The 192-page tankobon-sized volume will run ¥517 plus tax and like the first collected volume should preserve the full-color presentation from its original Saikyō Jump serialization.

Dragon Ball SD began with Saikyō Jump as a quarterly publication with four total issues in 2011 re-telling major aspects of the franchise in an even more childish tone. When the magazine switched to a monthly format in 2012, Dragon Ball SD started over at the very beginning of the series with the same kind of writing and artistic style.

Volume 2 of the collected Dragon Ball SD is available for pre-order from CDJapan and Amazon Japan.

Today’s 2014 #18 issue of Viz’s digital, English-language Weekly Shonen Jump announces that the company will publish a special chapter of Dragon Ball — presumably the Jaco the Galactic Patrolman collected-edition bonus comic which we know to be titled Dragon Ball Minus in Japan — in next week’s issue.


Dragon Ball Minus is set to cover Goku’s life before heading to Earth along with introducing Gine, the character’s mother, for the first time. The existence of Gine and a tease about her upcoming inclusion was first divulged by Jaco the Galactic Patrolman and Dragon Ball manga author Akira Toriyama in a special Q&A back in the March 2014 issue of Saikyō Jump. The issue featured a bonus pack-in of a “Super Kanzenban” for Naho Ooishi’s Episode of Bardock manga.

Viz’s release of the chapter would come just three days after the Japanese collected release of Jaco the Galactic Patrolman hits shelves 04 April 2014.

Jaco the Galactic Patrolman was an 11-chapter manga series by Akira Toriyama that ran from the 2013 #33–44 issues of Weekly Shōnen Jump in Japan, and also saw a simultaneous digital release in English by Viz. Originally teased by Shueisha as the “shocking revival of Dragon Ball!!”, by the series’ completion it became clear that it was indeed a true prequel to Dragon Ball.

Viz will release their English-language collected edition of the series, both digitally and in print, in January 2015.

An article published today on Oricon promotes the impending Japanese collected release of the Jaco the Galactic Patrolman manga series by Akira Toriyama. In addition to comments promoting the series itself, the article also notes that the bonus comic, Dragon Ball Minus, will introduce Goku’s mother for the first time, and will cover the time period up to Goku being sent to Earth.

The trinkets promised alongside the “Super Elite Edition” — specifically the keychain and Galactic Patrol badge — are also detailed in photos:

Finally, included amongst the photos is one with a caption stating matter-of-factly (despite its having never been reported up to that point) that Akira Toriyama’s “legendary group of works” will receive reprints with new obi containing a brand-new illustration. Judging by the image provided, these new illustrations appear to come with new comments from the author, as well. It is unclear, however, whether they will only cover Toriyama’s short serials post-Dragon Ball, or if his one-shot collections, or even Dr. Slump and Dragon Ball, will also be included.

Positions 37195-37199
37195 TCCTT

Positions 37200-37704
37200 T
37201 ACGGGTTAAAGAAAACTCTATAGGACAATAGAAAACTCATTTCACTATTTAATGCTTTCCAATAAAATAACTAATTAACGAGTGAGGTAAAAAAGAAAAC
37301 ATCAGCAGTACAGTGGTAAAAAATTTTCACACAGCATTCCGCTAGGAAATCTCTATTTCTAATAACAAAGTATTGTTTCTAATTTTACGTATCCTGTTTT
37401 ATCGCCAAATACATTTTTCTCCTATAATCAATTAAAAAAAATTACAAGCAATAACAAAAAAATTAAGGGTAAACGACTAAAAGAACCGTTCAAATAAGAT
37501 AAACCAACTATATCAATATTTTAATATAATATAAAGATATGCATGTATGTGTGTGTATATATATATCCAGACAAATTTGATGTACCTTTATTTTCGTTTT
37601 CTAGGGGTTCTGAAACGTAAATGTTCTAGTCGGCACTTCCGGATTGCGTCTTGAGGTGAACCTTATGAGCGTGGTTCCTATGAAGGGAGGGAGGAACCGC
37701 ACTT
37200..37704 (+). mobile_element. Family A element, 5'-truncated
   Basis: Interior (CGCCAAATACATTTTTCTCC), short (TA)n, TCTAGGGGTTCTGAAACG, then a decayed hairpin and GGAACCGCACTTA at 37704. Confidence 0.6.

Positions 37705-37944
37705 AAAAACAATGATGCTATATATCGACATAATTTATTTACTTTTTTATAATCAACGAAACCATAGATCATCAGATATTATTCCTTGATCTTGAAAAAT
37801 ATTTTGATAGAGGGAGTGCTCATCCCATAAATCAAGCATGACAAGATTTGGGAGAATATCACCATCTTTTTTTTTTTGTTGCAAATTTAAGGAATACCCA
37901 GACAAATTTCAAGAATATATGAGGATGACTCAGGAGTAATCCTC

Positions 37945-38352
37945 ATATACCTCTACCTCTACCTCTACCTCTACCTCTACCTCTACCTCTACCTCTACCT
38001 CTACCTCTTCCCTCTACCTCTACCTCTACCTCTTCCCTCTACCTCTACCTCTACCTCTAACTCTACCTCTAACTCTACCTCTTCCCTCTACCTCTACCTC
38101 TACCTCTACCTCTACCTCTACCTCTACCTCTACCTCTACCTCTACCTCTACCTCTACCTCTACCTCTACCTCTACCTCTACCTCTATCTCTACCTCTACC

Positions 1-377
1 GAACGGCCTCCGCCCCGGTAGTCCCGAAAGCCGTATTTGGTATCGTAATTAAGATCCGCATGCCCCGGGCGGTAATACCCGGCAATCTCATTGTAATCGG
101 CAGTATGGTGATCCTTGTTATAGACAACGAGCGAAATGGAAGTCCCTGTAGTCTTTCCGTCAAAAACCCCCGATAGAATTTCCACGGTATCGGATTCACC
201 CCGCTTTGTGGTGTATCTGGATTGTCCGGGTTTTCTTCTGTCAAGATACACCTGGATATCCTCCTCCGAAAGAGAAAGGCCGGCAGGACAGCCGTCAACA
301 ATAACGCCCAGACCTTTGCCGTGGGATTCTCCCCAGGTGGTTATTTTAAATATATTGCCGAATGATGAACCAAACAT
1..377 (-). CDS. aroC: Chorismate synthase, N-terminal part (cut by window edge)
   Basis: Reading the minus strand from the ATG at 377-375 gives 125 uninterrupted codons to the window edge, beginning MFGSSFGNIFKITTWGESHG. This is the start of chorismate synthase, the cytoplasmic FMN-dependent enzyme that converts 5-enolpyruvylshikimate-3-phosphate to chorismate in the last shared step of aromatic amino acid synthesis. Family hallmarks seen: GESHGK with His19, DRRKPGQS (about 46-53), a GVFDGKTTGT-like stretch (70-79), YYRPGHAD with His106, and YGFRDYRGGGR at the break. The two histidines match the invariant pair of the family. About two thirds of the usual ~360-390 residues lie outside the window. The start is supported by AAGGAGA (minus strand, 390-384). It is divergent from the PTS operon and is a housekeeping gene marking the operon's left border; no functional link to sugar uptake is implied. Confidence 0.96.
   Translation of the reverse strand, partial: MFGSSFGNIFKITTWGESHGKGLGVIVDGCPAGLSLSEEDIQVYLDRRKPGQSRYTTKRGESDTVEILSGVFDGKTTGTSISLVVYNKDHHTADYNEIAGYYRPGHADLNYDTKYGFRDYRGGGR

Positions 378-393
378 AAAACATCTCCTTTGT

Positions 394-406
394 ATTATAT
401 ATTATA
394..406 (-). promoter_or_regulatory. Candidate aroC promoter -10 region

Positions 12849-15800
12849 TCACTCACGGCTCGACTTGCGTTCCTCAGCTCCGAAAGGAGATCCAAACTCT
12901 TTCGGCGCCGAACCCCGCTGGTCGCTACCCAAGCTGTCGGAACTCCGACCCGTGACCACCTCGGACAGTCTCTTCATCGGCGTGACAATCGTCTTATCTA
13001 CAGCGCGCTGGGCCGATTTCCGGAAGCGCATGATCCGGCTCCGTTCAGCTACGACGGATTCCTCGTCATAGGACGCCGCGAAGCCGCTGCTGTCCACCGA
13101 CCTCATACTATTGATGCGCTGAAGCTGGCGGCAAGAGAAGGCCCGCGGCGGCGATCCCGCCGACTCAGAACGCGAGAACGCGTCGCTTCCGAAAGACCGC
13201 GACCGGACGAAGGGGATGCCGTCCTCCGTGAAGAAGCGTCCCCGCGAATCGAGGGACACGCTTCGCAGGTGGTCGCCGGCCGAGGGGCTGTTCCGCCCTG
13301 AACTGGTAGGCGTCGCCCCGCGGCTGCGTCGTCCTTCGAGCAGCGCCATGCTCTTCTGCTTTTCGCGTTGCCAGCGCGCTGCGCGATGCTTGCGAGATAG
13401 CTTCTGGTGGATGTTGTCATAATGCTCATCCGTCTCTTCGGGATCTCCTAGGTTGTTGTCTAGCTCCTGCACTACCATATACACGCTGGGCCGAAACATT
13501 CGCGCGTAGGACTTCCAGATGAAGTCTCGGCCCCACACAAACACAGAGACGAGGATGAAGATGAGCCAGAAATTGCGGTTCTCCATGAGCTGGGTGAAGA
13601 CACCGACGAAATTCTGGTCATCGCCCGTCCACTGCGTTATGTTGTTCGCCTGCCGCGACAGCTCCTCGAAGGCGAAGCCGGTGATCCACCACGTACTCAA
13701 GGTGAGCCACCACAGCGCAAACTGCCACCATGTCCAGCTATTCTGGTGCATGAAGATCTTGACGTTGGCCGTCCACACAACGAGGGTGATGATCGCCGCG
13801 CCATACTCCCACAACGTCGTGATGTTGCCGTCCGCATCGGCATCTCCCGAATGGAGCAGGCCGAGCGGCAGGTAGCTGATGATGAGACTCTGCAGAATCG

04 April 2014 is set to be an exceedingly busy (and expensive!) day for fans of Dragon Ball and Akira Toriyama, with not only two versions of Jaco the Galactic Patrolman and new illustrations packed into Toriyama’s existing works, but also three new volumes of the “Full Color Comics”, the second volume of Dragon Ball SD, the May issue of Saikyō Jump (containing the SD serialization and the Dragon Ball GT anime comic), and Akira Katsura, which contains Sachie-chan Gū! and Jiya, the two collaborative works between Toriyama and longtime friend Masakazu Katsura.

Jaco the Galactic Patrolman was an 11-chapter manga series by Akira Toriyama that ran from the 2013 #33–44 issues of Weekly Shōnen Jump in Japan, and also saw a simultaneous digital release in English by Viz. Originally teased by Shueisha as the “shocking revival of Dragon Ball!!”, by the series’ completion it became clear that it was indeed a true prequel to Dragon Ball.

Viz will release their collected edition of the series in English in January 2015.

A bit after being formally unveiled in the May 2014 issue of V-Jump earlier this month, the official website for Dragon Ball Heroes: Ultimate Mission has itself finally updated with information about the impending sequel, Ultimate Mission 2.


The update includes a teaser promotional video:

The trailer confirms that the missions from all 21 iterations, from the original arcade game’s first edition to the latest “Evil Dragon Mission” 3 update, will be included. There will be over 2000 cards, which is more than twice the amount in the first game. It also confirms the ability to carry over card data from the first game to the second game.

The first Ultimate Mission — released back in February 2013 — covered up through the early “Galaxy Mission” updates of the original arcade version of Dragon Ball HeroesOver an entire half-year, the game swayed in and out of the Famitsu and Media Create top-selling games charts with reliable, if not consistent, sales figures. The game was not released outside of Japan.

Dragon Ball Heroes: Ultimate Mission 2 will be released on the Nintendo 3DS in Japan at some point later in 2014.

The UK branch of Bandai Namco announced an impending update for the Vita version of Dragon Ball Z: Battle of Z last month which was set to include the Japanese voice cast as a new selectable option; previously, only the international console versions of the game (Xbox 360 & PlayStation 3) had this option available.